SA's unemployment crisis: Economy screaming for reforms | Fin24

SA's unemployment crisis: Economy screaming for reforms

Nov 22 2016 20:45
Arabile Gumede and Thembisile Dzonzi

Johannesburg - An analyst has warned that South Africa needs faster economic growth after the country's jobless rate surged to the highest in over a decade.

The jobless rate rose to 27.1% in the quarter through September, from 26.6% in the previous three months, Statistics South Africa said in a report released on Tuesday.

READ: Unemployment hits 13-year high

This is the highest unemployment rate since 2003, according to data from the International Monetary Fund. The median of six economist estimates compiled by Bloomberg was for unemployment to stay unchanged from the second quarter. The number of people without jobs rose by 239 000 to 5.9 million while those employed increased by 288 000 to 15.8 million.

South Africa has struggled to rein in unemployment after the 2009 recession as Gross Domestic Product (GDP) growth stayed below 3.5% annually and is projected by the government to slow to 0.5% this year. The sluggish economy, policy uncertainty and rigidities and instability in the labour market are some of the factors that rating companies like Moody’s Investors Services and S&P Global Ratings, which will publish their assessment of the nation’s creditworthiness in the next two weeks, have highlighted as risks.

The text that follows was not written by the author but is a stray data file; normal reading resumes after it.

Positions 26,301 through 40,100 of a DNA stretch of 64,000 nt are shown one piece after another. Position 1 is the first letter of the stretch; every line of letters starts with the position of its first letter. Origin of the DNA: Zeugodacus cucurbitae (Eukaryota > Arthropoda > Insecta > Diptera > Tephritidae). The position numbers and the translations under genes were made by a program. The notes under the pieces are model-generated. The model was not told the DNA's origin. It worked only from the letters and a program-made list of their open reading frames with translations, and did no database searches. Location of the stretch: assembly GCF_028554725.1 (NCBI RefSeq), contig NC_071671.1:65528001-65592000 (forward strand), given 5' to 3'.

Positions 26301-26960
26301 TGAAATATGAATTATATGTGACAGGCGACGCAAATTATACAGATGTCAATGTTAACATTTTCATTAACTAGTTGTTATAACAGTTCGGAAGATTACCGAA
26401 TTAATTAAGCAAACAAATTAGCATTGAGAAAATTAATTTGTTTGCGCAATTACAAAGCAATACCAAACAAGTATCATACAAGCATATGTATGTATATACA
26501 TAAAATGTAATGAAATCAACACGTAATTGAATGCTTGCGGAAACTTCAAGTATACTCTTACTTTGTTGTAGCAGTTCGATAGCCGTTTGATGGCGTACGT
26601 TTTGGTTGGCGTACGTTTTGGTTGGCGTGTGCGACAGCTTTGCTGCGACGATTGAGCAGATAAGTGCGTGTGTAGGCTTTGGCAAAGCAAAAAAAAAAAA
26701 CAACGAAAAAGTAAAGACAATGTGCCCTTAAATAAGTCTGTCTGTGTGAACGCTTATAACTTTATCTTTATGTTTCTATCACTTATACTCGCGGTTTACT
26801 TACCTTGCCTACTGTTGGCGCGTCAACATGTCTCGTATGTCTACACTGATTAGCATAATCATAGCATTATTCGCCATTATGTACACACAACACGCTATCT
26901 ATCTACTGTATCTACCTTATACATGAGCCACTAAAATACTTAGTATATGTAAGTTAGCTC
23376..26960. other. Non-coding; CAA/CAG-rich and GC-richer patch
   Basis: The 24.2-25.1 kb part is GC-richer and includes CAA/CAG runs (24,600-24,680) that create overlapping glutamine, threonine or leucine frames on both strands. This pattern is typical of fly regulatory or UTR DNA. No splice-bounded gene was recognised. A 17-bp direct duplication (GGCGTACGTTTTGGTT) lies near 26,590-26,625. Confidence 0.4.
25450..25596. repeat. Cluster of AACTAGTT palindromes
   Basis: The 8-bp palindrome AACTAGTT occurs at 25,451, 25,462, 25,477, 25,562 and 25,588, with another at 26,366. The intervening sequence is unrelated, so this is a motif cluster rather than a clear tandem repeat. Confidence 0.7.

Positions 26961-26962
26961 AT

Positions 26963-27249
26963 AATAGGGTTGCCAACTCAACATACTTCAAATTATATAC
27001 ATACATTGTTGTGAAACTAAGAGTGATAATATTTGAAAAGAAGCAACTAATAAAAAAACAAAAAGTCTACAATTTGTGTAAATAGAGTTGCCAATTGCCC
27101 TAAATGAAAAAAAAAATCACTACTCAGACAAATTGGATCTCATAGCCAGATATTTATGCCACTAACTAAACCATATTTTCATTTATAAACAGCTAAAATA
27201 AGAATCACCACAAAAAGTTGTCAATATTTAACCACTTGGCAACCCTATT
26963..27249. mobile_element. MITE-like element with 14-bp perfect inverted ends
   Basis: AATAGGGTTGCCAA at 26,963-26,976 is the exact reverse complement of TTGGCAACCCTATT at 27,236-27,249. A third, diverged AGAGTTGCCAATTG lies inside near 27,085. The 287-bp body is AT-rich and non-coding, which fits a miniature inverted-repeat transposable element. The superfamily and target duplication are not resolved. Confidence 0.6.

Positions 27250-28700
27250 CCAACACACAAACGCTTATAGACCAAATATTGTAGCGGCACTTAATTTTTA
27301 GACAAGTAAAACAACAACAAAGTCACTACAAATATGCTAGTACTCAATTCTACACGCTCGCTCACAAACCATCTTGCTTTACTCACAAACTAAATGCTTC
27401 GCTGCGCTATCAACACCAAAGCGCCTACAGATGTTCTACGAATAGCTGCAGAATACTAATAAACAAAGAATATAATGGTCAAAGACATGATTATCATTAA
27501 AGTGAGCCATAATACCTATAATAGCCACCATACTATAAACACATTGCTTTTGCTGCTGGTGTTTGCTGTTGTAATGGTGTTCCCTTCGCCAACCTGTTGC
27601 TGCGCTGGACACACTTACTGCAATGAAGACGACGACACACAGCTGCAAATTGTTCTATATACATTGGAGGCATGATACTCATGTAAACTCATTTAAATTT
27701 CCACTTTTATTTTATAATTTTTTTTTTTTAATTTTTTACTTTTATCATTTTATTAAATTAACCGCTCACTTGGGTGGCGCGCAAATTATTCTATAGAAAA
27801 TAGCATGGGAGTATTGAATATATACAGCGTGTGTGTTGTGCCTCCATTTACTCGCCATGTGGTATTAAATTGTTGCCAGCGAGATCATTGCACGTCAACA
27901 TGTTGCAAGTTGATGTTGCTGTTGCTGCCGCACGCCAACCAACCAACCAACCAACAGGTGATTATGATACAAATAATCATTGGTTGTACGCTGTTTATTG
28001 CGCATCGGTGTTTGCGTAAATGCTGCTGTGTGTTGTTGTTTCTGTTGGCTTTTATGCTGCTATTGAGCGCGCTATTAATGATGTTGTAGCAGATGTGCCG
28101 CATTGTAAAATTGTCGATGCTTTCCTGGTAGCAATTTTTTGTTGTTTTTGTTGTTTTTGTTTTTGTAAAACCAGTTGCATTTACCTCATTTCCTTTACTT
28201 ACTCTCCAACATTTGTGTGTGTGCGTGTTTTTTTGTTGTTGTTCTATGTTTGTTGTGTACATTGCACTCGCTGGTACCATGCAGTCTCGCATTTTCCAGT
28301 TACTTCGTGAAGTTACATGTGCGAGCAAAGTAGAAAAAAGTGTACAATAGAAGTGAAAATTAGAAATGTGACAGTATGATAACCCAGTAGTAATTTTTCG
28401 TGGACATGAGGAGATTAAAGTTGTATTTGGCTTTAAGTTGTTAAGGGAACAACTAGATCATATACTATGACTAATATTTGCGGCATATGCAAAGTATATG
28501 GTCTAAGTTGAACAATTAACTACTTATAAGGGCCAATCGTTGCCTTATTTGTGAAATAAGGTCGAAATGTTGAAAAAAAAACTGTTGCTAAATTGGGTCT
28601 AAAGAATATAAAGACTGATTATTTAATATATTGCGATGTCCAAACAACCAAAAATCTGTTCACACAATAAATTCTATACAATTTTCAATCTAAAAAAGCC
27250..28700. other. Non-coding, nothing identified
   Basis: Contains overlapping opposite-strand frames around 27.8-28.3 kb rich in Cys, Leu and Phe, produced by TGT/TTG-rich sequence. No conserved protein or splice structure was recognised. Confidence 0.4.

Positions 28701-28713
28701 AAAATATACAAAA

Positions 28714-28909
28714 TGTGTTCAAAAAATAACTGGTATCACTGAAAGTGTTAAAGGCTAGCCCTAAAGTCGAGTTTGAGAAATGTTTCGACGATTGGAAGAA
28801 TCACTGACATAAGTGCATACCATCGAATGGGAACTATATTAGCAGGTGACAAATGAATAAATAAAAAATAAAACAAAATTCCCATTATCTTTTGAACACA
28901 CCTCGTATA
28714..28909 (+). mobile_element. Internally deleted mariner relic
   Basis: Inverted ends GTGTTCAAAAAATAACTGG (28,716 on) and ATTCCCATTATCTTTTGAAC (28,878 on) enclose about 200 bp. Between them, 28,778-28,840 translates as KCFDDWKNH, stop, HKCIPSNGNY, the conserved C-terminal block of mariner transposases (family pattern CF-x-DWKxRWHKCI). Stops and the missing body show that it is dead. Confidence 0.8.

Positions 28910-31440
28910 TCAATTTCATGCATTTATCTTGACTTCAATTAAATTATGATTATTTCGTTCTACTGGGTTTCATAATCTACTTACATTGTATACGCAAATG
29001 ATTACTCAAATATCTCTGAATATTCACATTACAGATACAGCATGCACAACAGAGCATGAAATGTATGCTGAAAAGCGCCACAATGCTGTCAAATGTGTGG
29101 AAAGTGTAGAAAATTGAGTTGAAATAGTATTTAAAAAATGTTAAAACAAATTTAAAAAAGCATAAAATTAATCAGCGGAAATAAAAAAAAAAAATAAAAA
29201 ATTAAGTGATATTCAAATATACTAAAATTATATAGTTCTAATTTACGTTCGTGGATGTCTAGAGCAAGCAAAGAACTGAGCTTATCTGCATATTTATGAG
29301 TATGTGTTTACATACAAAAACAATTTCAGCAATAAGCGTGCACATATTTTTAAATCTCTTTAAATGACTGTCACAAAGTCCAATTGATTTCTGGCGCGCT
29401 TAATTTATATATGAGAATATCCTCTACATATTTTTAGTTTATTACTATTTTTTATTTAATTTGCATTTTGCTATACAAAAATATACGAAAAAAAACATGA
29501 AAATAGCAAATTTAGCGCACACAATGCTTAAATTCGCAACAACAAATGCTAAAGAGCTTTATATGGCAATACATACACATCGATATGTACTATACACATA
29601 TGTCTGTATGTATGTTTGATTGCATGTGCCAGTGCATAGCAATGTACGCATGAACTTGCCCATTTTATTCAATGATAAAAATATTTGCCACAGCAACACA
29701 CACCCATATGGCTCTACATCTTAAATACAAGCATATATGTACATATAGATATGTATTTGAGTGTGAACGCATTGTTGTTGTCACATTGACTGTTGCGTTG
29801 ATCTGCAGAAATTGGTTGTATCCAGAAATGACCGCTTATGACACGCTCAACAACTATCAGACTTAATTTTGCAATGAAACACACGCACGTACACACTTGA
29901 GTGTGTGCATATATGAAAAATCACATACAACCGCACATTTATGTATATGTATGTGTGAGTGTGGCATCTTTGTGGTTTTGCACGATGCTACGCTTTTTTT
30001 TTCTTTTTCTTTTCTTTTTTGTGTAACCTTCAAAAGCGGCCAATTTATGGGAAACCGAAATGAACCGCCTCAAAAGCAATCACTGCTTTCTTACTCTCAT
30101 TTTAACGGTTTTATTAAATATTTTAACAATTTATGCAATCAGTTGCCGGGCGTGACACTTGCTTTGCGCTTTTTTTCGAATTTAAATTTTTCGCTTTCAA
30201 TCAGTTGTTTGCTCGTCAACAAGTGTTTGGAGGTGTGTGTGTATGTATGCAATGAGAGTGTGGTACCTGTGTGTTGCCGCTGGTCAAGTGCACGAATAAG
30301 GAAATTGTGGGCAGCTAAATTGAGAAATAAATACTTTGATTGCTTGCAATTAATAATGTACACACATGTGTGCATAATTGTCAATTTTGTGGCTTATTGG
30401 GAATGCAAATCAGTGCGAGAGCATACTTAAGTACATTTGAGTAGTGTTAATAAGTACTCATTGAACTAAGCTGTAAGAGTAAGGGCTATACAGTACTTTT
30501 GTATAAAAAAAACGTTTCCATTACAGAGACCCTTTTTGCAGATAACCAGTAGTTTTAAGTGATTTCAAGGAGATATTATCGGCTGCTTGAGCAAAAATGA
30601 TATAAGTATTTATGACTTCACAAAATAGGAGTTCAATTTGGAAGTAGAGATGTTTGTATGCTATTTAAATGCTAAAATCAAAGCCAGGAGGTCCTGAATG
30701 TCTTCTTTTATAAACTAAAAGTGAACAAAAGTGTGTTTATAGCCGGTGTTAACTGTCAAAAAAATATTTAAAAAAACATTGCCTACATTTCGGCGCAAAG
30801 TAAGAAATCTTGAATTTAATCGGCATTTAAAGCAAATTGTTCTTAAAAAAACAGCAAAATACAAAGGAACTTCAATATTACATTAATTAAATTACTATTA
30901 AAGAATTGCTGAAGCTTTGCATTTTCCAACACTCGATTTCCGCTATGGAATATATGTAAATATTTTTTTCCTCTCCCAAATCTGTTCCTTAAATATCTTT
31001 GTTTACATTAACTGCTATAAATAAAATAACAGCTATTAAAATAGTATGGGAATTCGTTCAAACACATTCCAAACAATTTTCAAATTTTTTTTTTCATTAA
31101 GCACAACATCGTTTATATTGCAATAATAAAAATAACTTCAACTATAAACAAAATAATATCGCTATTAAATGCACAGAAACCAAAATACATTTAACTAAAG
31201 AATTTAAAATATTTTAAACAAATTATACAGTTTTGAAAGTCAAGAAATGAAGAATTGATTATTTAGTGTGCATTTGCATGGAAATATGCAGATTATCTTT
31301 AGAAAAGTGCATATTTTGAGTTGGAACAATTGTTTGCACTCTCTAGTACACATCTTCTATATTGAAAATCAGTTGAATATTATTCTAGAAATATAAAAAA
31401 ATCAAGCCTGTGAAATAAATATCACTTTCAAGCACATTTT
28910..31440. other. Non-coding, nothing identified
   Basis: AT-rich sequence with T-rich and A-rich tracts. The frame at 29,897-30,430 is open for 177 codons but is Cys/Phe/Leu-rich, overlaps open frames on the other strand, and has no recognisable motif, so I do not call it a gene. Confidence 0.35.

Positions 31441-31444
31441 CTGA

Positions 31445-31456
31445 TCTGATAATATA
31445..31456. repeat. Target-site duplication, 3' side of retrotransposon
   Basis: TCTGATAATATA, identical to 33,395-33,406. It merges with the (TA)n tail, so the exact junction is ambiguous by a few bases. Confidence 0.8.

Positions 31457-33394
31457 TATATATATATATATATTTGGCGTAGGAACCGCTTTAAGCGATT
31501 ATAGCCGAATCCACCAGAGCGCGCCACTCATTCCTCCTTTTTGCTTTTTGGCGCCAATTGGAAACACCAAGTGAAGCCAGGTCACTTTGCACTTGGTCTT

Economy screaming for reforms

“We need faster GDP growth, because once we do that we will find that a lot more people are absorbed in the labor force,” Lesiba Mothata, head of market and economic research at Investment Solutions in Johannesburg, said by phone on Tuesday. “Unemployment is a big challenge and it’s an economy that is screaming for reforms.”

The number of discouraged work-seekers fell by 235 000 to 2.3 million as more people started looking for employment in the third quarter, the statistics office said. Manufacturing shed 28 000 jobs and employment in community and social services, which includes the government, fell by 45 000. Construction added 104 000 jobs and agriculture employed 56 000 more people in the third quarter than in the previous three months.

A minimum wage of R3 500

A panel of experts commissioned by the National Economic Development and Labor Council, known as Nedlac, which promotes negotiations among labour unions, government and business, recommended on the weekend that a minimum wage of R3 500 a month to be phased in over two years. This is part of a plan to stabilise the labour market and retain an investment-grade credit rating. The nation’s biggest union has rejected the proposal.

“The default reaction is if you put in a minimum wage it’s going to cost some jobs,” Christie Viljoen, an economist at KPMG LLP in Cape Town, said by phone. “I can only see one direction for the unemployment rate and that is higher” as more people enter the labour market.

South Africa has the highest jobless rate of more than 60 emerging and developed countries tracked by Bloomberg. The economy needs to expand at 7.2% a year from 2018 to achieve the government’s goal of reducing the jobless rate to 6% by 2030, the World Bank said in February.

Finance Minister Pravin Gordhan projected output growth of 2% and 2.2% for 2018 and 2019 in his October mid-term budget.

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